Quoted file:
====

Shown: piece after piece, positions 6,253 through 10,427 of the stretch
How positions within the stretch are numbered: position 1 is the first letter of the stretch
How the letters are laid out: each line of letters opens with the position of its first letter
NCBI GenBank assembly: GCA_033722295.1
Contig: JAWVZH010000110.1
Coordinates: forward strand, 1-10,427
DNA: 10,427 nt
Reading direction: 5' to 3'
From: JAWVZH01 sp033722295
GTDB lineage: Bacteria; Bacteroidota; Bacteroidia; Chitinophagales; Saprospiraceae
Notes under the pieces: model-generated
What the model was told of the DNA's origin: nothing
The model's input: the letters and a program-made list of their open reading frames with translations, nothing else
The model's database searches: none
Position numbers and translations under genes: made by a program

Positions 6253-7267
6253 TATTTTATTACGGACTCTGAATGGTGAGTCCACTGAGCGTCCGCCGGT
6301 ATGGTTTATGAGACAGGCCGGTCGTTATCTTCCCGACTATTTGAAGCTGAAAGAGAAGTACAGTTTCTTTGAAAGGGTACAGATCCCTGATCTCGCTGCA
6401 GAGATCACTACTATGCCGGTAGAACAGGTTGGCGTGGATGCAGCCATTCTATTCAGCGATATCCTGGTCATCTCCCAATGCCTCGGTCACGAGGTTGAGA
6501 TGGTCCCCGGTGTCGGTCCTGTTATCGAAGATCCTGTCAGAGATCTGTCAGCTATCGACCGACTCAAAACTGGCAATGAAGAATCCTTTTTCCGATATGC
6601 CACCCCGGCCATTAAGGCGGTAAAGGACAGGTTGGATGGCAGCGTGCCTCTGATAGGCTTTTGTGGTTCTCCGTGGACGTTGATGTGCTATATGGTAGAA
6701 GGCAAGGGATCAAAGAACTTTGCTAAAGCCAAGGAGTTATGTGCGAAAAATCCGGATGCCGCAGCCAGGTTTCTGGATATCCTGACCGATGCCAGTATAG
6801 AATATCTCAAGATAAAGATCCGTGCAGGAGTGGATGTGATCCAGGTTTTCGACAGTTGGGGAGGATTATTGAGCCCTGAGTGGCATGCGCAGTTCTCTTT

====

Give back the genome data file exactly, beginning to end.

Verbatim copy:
Shown: piece after piece, positions 6,253 through 10,427 of the stretch
How positions within the stretch are numbered: position 1 is the first letter of the stretch
How the letters are laid out: each line of letters opens with the position of its first letter
NCBI GenBank assembly: GCA_033722295.1
Contig: JAWVZH010000110.1
Coordinates: forward strand, 1-10,427
DNA: 10,427 nt
Reading direction: 5' to 3'
From: JAWVZH01 sp033722295
GTDB lineage: Bacteria; Bacteroidota; Bacteroidia; Chitinophagales; Saprospiraceae
Notes under the pieces: model-generated
What the model was told of the DNA's origin: nothing
The model's input: the letters and a program-made list of their open reading frames with translations, nothing else
The model's database searches: none
Position numbers and translations under genes: made by a program

Positions 6253-7267
6253 TATTTTATTACGGACTCTGAATGGTGAGTCCACTGAGCGTCCGCCGGT
6301 ATGGTTTATGAGACAGGCCGGTCGTTATCTTCCCGACTATTTGAAGCTGAAAGAGAAGTACAGTTTCTTTGAAAGGGTACAGATCCCTGATCTCGCTGCA
6401 GAGATCACTACTATGCCGGTAGAACAGGTTGGCGTGGATGCAGCCATTCTATTCAGCGATATCCTGGTCATCTCCCAATGCCTCGGTCACGAGGTTGAGA
6501 TGGTCCCCGGTGTCGGTCCTGTTATCGAAGATCCTGTCAGAGATCTGTCAGCTATCGACCGACTCAAAACTGGCAATGAAGAATCCTTTTTCCGATATGC
6601 CACCCCGGCCATTAAGGCGGTAAAGGACAGGTTGGATGGCAGCGTGCCTCTGATAGGCTTTTGTGGTTCTCCGTGGACGTTGATGTGCTATATGGTAGAA
6701 GGCAAGGGATCAAAGAACTTTGCTAAAGCCAAGGAGTTATGTGCGAAAAATCCGGATGCCGCAGCCAGGTTTCTGGATATCCTGACCGATGCCAGTATAG
6801 AATATCTCAAGATAAAGATCCGTGCAGGAGTGGATGTGATCCAGGTTTTCGACAGTTGGGGAGGATTATTGAGCCCTGAGTGGCATGCGCAGTTCTCTTT